Quentin Palfrey, who won the Democratic Party's convention endorsement in June, announced Tuesday that he is ending his campaign for attorney general and is instead backing Andrea Campbell for the state's top law enforcement post.

Palfrey had been trailing both Campbell and Shannon Liss-Riordan in the attorney general primary contest and a poll last week found that 77 percent of likely voters in this year's primary had never heard of him. Palfrey, who once led the health care division in the attorney general's office and served as general counsel in the U.S. Commerce Department, was the Democratic Party's 2018 lieutenant governor nominee.

Palfrey's exit cements what had been shaping up as a two-woman race for the party's AG nomination. The choice between Campbell, a former Boston City Council president and one-time legal aide to Gov. Deval Patrick, and Liss-Riordan, a high-powered labor attorney who has won against massive corporations, has split Democrats. Palfrey joins Maura Healey, U.S. Sen. Ed Markey, U.S. Rep. Ayanna Pressley and four former AGs in backing Campbell. On Liss-Riordan's side is U.S. Sen. Elizabeth Warren, Boston Mayor Michelle Wu, and former Boston Mayor Kim Janey.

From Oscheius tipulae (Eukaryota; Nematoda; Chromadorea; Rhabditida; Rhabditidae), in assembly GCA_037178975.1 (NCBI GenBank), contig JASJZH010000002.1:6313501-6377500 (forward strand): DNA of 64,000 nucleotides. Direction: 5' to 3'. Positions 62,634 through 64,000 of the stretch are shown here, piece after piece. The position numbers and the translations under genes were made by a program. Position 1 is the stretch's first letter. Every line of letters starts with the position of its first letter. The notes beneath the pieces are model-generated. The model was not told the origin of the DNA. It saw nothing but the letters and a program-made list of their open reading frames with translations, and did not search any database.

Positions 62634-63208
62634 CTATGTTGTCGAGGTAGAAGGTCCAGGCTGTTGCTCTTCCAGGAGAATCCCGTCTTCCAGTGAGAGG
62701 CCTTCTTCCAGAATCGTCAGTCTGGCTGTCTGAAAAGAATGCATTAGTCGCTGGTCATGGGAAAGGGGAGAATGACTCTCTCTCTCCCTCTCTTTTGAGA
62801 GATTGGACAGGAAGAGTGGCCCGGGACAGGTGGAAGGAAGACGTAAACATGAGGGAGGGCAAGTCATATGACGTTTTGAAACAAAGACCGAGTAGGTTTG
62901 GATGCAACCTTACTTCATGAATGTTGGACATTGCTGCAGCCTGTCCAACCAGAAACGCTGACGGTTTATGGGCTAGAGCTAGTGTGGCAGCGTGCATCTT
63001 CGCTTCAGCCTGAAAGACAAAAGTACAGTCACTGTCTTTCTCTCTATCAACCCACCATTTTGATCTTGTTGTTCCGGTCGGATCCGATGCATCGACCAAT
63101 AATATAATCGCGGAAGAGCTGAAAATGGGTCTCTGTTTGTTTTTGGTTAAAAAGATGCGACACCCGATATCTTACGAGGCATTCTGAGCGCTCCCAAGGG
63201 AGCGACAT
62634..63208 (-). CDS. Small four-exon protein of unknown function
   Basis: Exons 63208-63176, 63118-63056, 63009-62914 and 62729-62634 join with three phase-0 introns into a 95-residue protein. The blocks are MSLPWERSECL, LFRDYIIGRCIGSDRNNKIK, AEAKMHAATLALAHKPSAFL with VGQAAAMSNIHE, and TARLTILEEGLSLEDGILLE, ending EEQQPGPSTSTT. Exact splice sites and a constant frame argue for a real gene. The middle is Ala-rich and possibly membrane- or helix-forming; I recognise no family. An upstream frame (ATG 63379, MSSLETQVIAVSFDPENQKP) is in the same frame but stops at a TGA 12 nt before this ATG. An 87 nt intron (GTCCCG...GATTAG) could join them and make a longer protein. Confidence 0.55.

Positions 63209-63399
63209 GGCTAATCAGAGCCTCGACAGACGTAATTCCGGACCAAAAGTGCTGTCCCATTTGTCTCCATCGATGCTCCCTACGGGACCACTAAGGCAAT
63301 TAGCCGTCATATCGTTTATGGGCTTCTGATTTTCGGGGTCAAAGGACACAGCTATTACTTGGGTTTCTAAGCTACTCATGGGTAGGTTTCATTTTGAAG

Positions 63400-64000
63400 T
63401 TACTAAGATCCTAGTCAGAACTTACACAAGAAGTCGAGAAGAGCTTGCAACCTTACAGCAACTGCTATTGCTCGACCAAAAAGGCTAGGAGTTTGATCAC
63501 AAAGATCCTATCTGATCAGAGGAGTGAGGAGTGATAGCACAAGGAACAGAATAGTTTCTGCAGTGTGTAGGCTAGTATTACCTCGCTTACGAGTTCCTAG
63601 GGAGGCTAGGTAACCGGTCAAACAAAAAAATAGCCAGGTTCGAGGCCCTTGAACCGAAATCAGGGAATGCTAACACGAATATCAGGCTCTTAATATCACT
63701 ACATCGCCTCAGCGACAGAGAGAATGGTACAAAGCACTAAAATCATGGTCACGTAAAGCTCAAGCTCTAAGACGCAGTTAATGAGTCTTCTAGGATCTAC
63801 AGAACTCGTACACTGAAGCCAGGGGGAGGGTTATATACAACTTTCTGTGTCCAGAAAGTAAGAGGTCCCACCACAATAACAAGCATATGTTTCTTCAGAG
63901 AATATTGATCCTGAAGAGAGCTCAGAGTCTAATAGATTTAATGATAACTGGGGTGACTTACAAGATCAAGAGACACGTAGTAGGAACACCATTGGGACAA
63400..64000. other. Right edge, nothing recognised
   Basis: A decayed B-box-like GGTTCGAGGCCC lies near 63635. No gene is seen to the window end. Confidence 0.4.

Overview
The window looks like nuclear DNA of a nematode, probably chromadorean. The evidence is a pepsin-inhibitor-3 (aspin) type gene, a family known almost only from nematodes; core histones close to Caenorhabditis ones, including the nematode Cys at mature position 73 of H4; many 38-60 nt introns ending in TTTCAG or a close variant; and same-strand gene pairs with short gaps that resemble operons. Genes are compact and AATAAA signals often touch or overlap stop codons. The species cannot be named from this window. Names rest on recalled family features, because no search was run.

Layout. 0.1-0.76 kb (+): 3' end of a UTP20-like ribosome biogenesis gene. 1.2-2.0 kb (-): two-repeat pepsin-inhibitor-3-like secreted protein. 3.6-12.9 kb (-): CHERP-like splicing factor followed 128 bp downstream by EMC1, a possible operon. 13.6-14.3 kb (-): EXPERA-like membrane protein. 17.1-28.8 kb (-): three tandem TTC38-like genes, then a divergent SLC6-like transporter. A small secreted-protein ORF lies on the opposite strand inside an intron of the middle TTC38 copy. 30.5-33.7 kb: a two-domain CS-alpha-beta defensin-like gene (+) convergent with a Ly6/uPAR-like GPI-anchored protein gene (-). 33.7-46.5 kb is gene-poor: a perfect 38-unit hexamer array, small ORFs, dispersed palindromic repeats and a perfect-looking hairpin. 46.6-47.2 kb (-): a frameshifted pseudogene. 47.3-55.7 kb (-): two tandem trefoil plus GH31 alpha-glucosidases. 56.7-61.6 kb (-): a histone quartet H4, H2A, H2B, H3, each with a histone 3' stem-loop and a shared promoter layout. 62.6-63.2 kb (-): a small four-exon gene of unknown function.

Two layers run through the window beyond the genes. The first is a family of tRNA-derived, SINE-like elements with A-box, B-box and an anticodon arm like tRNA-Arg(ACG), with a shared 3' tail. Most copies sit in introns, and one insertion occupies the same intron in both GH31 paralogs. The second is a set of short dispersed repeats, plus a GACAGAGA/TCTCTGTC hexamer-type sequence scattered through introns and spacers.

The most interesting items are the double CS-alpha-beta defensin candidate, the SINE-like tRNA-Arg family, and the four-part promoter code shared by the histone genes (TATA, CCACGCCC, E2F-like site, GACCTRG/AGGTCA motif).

"Andrea's lived experience has shaped her in ways that allow her to connect with families across our Commonwealth. Her devotion to public service is admirable. She will continue the legacy of Maura Healey and be a fighter for justice for all," Palfrey said. He added, "As a former Assistant Attorney General, I am confident that Andrea has the experience to succeed on day one. I know she will be an AG who shows up, listens to our community, and does everything she can to protect and advocate for the people of Massachusetts."

Liss-Riordan campaign manager Jordan Meehan said Tuesday that it was "disappointing that Quentin Palfrey would choose petty insider politics over people."

"His campaign claimed to value putting experience to work for Massachusetts and fighting for progressive policies. It's a shame he's willing to throw that away to curry favor with political elites," Meehan said of the endorsement of Campbell.